WTF Brexit: We’re Officially One Year Away, But What Does That Mean For You?

What's left to be decided? Well, quite A LOT it seems...

One Year To Brexit: What Does This Mean For You?

by Georgia Aspinall |
Published on

On the 29th of March 2019, Britain will officially leave the European Union. That means the government have 365 days to sort their shit out, of which they will most likely leave till the last minute if previous Brexit decisions are anything to go by. But what is there to decide? What’s already been decided? What does the one-year deadline ACTUALLY mean? There are SO MANY QUESTIONS. Alas, we are here, answer cards in hand, ready to give you the lowdown on all things Brexit, sans weird political jargon.

What has been decided so far?

Three major issues have been PROVISIONALLY decided so far. So basically, we have three ideas of what’s going to happen, but no formal agreement. Yes, it’s been almost 21 months since the UK voted to leave the EU and we have NO formal agreements. Alas, here are our provisionally agreed issues:

Firstly, that the UK has to pay between £35-39bn to leave the EU, this is the so-called ‘divorce bill’. The money covers contributions due and outstanding from earlier commitments, contributions to future liabilities of the EU and pensions to EU civil servants, as well as loans the EU has made to different countries. It also covers paying off our assets, for example the UK has a capital share of the European Investment Bank.

The second issue agreed so far was that there would be no ‘hard border’ between Northern Ireland and the Republic, which has been a huge source of tension since Theresa May is committed to leaving the EU customs and single market, which would imply that a border is necessary.

Finally, they decided that EU citizens living in the UK and vice versa will not have their rights impacted by Brexit. This means they will still have the right to live, work and study where they are. In this agreement, it was also concluded that relatives who do not live in the UK will have reunification rights to join their family in their host country in future.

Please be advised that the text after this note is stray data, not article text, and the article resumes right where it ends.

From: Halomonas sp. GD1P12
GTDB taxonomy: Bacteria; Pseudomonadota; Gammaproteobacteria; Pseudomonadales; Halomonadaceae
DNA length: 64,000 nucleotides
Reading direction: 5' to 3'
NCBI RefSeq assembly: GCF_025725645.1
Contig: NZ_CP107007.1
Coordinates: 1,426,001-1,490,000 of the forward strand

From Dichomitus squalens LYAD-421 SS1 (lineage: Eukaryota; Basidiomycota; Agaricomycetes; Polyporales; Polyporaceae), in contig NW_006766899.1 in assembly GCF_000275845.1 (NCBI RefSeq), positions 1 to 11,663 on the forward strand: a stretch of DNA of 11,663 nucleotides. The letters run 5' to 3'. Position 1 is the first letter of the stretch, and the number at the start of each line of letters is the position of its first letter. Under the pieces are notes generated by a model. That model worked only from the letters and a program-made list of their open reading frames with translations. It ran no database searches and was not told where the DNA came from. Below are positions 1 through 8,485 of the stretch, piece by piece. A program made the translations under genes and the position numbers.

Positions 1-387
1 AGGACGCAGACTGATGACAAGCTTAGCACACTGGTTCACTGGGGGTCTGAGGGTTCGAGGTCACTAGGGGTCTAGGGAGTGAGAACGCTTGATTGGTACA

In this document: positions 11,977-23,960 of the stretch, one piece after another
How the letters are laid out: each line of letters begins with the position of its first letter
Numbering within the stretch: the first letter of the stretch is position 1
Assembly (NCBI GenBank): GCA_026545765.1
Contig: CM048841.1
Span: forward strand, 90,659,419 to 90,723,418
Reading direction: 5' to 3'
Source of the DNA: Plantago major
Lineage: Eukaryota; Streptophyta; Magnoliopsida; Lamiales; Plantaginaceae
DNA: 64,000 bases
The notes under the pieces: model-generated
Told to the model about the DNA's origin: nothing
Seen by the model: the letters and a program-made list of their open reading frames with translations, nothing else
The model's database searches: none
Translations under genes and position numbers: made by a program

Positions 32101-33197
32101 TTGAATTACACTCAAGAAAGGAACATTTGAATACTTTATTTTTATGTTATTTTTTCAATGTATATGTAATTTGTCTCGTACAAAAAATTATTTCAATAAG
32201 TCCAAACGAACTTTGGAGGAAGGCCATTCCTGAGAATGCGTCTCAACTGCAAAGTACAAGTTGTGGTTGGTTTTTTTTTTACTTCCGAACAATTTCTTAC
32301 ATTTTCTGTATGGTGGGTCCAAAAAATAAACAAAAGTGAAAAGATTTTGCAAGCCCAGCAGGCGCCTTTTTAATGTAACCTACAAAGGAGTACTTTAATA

So yes, it took over a year and coming uncomfortably close to the deadline, but three issues have been provisionally agreed. And in typical ‘we-take-ages-to-do-anything’ fashion, the government also managed to ensure there was also a 21-month transition period agreed from the 29th of March 2019, to the 31st of December 2020, to give everyone a chance to prepare and get used to post-Brexit life.

What still needs to be decided?

Talks are now moving onto trade, travel and security. These are three HUGE issues, arguably much more complex and divisive than the previous three issues agreed, which means the snail pace we’ve currently been going at has to pick up if anything is to be decided before the year is up.

Currents talks have centered around trade, as the UK needs to negotiate a new trade deal to replace the existing free trade we have with the EU bloc (yes, we are negotiating away from a free trade deal).

With Theresa May adamant the UK will leave the customs union and single market (we’ve explained what that means here). However, negotiations are ongoing and until a new agreement is made we will continue with the single market rules with essentially no tariffs for trade.

Leaving the EU means the end of free movement of people from the UK to the EU and vice versa, so the UK also needs to decide new migration rules.

Another ginormous issue is security, as we are involved in a tonne of defense and foreign policy treaties. Essentially, we need to negotiate how involved the UK will be in EU foreign affairs and how involved they will be should we need help with security.

Then there’s also how the UK and EU will work together in fields of research, education and transport.

What are the key Brexit dates to look out for?

• 18-19 October 2018 – The deadline for agreeing the final withdrawal treaty

• January 2019 - The month the withdrawal treaty should be ratified if they stick to their target

• 29 March 2019 –British membership of the EU ends at 11pm GMT and midnight in Brussels.

• 30 March 2019 - The transition period begins! It will last 21 months and enables Britain to negotiate future trade deals with non-EU countries.

• 31 December 2020 – End of transition period

• 1 January 2021 – The new trade deal between the EU and UK will begin, and any trade deals with external countries can then be ratified.

WATCH: The Debrief speak to Nick Clegg about the EU Referendum

This article originally appeared on The Debrief.

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